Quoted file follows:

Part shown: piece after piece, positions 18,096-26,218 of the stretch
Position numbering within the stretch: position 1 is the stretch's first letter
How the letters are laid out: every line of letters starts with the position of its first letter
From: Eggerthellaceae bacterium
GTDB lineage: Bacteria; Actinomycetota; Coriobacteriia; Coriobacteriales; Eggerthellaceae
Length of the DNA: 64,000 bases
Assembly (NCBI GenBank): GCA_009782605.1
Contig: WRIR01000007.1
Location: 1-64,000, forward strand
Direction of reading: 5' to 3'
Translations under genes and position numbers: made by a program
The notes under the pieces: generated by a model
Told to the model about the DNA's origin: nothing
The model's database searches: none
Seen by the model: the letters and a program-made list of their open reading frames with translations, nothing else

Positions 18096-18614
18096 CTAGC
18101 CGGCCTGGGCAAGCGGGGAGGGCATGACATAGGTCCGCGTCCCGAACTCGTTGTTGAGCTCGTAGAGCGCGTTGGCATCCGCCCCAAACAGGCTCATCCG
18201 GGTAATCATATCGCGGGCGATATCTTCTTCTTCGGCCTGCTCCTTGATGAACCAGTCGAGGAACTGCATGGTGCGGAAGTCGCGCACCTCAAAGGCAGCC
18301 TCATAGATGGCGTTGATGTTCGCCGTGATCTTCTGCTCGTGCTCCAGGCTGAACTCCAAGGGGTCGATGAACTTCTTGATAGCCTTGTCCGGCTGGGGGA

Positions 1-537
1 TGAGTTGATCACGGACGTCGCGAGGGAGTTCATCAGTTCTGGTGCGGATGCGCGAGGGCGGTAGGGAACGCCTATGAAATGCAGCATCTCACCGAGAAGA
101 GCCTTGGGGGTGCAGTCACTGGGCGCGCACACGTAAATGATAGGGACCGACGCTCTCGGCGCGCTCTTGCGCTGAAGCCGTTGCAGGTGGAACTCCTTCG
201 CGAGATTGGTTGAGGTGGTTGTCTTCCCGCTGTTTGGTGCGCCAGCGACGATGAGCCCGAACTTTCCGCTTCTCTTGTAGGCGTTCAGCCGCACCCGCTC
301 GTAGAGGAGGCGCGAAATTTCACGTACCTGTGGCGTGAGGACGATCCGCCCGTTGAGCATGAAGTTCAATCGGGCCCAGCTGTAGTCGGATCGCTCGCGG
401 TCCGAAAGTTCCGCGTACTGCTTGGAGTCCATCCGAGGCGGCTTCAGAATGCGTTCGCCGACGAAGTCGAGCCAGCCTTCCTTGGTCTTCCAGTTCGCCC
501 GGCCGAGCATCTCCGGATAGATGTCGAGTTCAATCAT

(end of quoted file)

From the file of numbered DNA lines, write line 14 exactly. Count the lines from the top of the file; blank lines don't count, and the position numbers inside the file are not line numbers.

The model's database searches: none